Two alumni of Amherst College have pledged a total of $125-million to their alma mater, the largest gifts ever for the private liberal-arts college, Amherst officials announced on Tuesday. Both donors asked to remain anonymous.
The two pledges—one for $100-million and another for $25-million—are unrestricted, meaning Amherst can use the money however it wishes for operating costs. Anthony W. Marx, Amherst's president, said in a written statement that the money will go to the college's greatest needs, including enhancing financial aid and increasing access to the college, hiring more faculty members and increasing their support, and upgrading Amherst's infrastructure.
Both pledges will be paid over five years.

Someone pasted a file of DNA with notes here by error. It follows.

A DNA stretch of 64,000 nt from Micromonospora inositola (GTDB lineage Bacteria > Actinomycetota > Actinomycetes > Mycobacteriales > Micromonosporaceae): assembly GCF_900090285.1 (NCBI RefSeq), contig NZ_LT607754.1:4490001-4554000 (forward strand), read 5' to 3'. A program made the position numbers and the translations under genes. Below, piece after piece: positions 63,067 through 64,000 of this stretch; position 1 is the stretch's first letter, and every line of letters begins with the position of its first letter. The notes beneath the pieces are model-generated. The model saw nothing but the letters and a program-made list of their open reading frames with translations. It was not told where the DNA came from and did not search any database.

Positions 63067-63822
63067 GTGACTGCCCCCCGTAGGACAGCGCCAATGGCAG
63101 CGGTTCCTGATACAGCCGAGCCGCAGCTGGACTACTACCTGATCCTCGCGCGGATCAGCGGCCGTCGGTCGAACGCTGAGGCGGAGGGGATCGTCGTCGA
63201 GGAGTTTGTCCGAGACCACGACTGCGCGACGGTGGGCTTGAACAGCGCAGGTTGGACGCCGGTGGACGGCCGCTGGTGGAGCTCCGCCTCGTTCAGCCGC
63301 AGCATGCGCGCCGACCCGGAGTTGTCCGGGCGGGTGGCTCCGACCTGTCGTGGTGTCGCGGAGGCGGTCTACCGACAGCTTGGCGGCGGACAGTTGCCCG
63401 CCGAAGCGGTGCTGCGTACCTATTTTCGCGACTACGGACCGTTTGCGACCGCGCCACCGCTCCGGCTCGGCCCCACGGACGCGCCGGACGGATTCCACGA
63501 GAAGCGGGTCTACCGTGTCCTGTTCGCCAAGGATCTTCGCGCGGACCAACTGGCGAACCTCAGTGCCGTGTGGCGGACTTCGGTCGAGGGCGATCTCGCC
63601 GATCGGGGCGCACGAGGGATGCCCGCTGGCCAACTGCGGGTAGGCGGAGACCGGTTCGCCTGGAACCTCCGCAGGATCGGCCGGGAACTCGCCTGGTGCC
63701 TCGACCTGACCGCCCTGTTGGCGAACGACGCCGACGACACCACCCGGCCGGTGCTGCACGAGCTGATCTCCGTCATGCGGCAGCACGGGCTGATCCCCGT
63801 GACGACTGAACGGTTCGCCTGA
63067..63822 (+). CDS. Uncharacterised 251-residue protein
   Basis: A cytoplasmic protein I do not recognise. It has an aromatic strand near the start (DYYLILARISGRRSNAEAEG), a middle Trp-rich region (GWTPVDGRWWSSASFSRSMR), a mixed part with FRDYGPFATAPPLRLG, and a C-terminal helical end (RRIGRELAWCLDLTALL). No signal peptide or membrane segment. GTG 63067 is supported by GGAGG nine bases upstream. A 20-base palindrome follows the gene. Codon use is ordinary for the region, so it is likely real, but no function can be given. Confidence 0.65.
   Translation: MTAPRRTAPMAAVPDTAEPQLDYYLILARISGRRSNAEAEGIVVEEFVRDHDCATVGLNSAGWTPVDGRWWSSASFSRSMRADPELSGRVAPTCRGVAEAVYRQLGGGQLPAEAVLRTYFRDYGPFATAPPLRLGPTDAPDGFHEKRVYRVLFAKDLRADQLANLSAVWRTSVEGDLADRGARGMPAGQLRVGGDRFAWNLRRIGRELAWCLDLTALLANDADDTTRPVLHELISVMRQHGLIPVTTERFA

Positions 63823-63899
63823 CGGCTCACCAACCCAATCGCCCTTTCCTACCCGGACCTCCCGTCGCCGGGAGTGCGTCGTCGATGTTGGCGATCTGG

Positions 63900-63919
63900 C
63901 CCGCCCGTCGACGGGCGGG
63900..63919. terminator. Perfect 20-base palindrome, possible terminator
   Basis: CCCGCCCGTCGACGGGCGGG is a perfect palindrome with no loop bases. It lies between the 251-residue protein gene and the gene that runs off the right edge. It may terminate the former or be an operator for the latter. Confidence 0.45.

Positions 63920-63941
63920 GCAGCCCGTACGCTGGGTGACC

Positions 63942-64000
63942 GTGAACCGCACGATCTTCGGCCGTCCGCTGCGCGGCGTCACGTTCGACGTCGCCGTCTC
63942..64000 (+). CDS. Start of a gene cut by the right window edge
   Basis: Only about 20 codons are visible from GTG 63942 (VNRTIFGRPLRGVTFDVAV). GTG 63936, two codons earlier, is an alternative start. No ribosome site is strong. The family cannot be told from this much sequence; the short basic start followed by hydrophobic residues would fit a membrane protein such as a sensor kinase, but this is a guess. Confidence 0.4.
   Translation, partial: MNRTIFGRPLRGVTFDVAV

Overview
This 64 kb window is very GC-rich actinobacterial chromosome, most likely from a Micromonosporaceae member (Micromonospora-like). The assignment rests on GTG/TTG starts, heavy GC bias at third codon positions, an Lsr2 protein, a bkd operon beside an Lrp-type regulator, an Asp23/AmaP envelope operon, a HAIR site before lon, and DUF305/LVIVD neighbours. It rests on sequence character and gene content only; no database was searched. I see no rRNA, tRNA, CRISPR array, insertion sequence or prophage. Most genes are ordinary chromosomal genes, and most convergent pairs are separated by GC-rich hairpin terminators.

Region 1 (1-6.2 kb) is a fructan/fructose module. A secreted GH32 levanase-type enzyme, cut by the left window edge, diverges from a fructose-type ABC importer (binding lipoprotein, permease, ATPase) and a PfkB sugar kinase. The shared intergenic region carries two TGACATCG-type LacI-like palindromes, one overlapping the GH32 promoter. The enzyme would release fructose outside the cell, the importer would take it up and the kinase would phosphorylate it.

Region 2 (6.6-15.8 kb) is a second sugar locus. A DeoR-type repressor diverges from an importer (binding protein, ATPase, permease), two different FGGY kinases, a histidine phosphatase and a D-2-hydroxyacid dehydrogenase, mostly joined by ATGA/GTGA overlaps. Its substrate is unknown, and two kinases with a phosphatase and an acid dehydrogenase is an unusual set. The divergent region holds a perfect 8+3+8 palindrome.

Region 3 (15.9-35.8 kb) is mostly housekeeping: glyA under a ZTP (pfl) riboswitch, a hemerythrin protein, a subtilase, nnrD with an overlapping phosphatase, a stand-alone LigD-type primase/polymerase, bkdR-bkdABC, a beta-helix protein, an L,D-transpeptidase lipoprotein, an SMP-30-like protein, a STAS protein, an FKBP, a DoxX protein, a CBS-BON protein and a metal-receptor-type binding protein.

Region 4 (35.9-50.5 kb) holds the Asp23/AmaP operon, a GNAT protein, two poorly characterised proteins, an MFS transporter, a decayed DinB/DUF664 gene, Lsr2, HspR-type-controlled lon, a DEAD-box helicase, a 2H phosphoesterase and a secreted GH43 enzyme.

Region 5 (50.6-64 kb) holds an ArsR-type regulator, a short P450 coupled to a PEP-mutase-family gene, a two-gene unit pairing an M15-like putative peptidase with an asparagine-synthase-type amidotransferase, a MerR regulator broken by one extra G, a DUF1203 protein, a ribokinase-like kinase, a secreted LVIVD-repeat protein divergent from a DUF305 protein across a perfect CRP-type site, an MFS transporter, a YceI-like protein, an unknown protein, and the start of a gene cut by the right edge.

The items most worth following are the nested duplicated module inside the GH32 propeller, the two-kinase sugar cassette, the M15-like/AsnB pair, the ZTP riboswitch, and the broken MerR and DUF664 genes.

The $100-million donor said he made the gift "in recognition of the unique education I received at Amherst, and as an expression of support for Amherst College's mission," according to a statement released by the college. The $25-million donor said his gift was intended to provide access to the college for "students of extraordinary potential, regardless of their ability to pay."
On its Web site, Amherst College puts its cost of attendance between $53,000 and $55,000 a year for students who do not receive financial aid. The college has a generous financial-aid policy; in 2007 it announced it would replace loans with grants in students' financial-aid awards.
Amherst announced a $425-million fund-raising campaign last fall and says it has collected $350-million so far.